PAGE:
Every week Tom Bennett will be shouting at the laptop about some damn fool idea in education, or else he'll be writing about classrooms, students, or why teaching is the most important job in the world. This week, Tom talks about `the fear', which strikes nearly every teacher at some point in their career
There's an aspect of teaching that's rarely mentioned in the adverts and training courses, but it's something that many, many teachers wade through in desperation: the Fear.
The Fear is when a teacher, usually new, but sometimes not, starts to realise that a gap has opened up between what they expect to be doing and what they can actually do. The crack widens to an abyss over time. The students refuse to do as they're asked, and even worse, they refuse to do tasks so intrinsically in their own interest that it seems counter- intuitive that they would refuse, for example no throwing chairs at each other.
But it doesn't take anything so spectacular to generate the fear. The fear creeps, like some fifties sci-fi cinema monster designed to prey on paranoia, through the slightest of gaps. A solitary, unfathomable hum begins in a classroom; picked up by others it becomes a chorus of invisible ninjas: to the teacher it is death by a thousand cuts. A pupil tells you you're a terrible teacher. You look at a pile of marking and realise that, were you to attempt its ascent you would commit time from your life you don't possess. Your line manager asks you for paperwork you can barely understand.
This is a job that will bleed you. I used to work in restaurants in Piccadilly, serving fifteen tables on a Saturday night to mobs of angry customers; I also ran Soho nightclubs where my safety was threatened as a matter of routine, but I have never felt the sense of anxiety and adrenalin that teaching often entails. I have also dressed as a cowboy and handed out fliers in the high street; I have scraped and grovelled at the tables of churlish families, and never felt the sense of indignity and humiliation that a bad day in teaching can provide.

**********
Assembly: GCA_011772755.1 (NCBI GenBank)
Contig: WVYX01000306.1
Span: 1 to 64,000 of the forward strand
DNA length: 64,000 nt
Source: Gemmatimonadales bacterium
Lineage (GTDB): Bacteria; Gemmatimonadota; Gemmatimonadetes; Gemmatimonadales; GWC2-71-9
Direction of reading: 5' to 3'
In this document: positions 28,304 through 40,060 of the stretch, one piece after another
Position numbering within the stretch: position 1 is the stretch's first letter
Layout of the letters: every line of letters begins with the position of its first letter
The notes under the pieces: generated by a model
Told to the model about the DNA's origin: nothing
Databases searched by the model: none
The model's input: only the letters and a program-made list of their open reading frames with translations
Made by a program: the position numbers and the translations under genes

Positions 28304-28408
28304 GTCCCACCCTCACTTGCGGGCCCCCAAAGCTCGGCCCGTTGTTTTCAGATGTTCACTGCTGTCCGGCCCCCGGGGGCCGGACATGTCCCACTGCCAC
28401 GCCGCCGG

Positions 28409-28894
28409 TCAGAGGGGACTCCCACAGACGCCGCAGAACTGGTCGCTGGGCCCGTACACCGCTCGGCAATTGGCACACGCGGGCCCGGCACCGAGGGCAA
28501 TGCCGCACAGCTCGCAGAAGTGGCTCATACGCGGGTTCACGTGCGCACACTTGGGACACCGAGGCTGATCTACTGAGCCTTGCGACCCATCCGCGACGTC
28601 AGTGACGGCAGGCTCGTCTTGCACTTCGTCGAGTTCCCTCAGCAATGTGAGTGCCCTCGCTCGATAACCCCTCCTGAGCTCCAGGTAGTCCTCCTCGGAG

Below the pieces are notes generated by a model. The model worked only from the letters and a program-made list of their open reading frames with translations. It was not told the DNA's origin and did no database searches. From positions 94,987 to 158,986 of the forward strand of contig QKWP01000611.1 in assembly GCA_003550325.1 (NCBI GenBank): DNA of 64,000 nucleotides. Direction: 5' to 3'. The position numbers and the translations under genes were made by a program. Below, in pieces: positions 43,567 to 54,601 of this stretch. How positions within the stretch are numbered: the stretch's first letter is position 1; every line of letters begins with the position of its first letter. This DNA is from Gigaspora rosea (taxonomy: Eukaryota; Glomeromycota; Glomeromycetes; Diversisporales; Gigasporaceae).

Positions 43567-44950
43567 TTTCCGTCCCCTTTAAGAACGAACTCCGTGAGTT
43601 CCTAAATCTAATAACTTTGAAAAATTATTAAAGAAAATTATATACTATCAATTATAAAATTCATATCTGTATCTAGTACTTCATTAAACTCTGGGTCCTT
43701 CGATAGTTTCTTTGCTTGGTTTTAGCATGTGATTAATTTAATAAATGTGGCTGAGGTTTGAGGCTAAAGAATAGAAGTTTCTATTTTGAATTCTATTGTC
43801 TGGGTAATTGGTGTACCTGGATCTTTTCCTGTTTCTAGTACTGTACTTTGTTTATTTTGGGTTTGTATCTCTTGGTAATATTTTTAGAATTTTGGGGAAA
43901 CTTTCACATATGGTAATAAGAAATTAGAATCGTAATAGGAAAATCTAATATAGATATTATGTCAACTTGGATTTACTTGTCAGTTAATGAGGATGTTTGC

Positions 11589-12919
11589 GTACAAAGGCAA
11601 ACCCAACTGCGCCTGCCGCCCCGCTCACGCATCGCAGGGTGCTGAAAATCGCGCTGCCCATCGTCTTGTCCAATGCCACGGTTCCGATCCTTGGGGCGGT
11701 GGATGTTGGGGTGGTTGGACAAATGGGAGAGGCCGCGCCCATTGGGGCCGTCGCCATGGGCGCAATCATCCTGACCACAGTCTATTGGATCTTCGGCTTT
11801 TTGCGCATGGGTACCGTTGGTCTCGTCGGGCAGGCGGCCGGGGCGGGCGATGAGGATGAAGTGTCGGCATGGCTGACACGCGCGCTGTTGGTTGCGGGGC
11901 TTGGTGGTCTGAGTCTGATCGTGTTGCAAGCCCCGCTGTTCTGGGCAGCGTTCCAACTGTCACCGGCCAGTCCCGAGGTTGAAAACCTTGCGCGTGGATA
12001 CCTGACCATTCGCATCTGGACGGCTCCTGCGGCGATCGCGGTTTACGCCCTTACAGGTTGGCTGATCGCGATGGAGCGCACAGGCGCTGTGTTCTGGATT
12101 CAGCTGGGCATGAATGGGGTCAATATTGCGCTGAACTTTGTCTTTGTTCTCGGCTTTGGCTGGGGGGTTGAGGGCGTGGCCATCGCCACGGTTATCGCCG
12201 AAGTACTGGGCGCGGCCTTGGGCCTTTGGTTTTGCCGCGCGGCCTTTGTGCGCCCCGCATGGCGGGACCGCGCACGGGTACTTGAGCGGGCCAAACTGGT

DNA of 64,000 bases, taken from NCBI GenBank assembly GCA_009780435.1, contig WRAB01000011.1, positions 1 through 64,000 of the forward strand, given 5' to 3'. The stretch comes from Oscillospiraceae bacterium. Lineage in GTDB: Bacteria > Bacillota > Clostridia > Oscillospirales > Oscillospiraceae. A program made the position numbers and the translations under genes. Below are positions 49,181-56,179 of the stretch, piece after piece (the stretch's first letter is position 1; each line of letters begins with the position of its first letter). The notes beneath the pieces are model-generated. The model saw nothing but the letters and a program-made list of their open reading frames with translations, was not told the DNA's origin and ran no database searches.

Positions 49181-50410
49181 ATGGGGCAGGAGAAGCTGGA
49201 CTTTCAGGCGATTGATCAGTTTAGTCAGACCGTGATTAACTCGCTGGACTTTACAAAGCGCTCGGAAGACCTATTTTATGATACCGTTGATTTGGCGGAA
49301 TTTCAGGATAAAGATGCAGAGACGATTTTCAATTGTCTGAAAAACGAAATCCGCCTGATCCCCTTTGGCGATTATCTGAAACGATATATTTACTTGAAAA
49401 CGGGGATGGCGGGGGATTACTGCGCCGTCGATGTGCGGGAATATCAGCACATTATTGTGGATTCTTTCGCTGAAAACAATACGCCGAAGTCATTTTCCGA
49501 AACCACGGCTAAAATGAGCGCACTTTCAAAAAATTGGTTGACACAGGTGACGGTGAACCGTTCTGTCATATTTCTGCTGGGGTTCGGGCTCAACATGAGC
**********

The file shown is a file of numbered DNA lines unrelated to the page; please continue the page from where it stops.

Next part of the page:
Some, like I did, will go home, knuckle tears away and blame themselves, tell no one, ask for no help. Some will, like I did, lash out, leaking their wounds back against their imagined tormentors.
This is the Fear: I'm not good enough for this job; I'm not worth listening to; I barely exist. There are few humiliations so complete as being ignored. I was once told by a homeless man that this was the worst part of his existence, before exposure and loneliness and all the other predations of his life: being ignored. Our own torment differs in magnitude, but not in essence. To be ignored is to be nothing.
I wonder if the fear ever leaves us. I feel it still, even after all these years, even after all the external reminders that the hand I place on the tiller is steady, the observations, the inspections, the opportunities to train and coach. If there is a seed of doubt within you, no soil will amend its essence. Working with people, with children - often unwilling - will magnify your fears of inadequacy like an echo in a Swiss valley. You never stop doubting yourself. The fear is only contained, never conquered.
Set free, the Fear conquers us; every failure at school looms as tall as Jack's beanstalk; it haunts us in the dark; it nags us awake when we should be resting, and nips us when we should be thinking of anything else. The Fear is jealous, and needy.
But the Fear is a false God. Failure is part of our job, just as it is in the lives of every human being. No doctor saves every patient, and failure itself does not make us into failures. Only we permit that. We fail - or fall - to rise. If we're wise, we file every failure away properly, not forgotten, but tamed, in its place, useful rather than devastating. Slowly, we fail less; our failures cease to torment us, and instead disappoint us. The Fear becomes the Familiarity, and no longer haunts us. Captive, shrunk to its rightful size, the Fear becomes an ally, aiding our growth.
Some might even call that the definition of success
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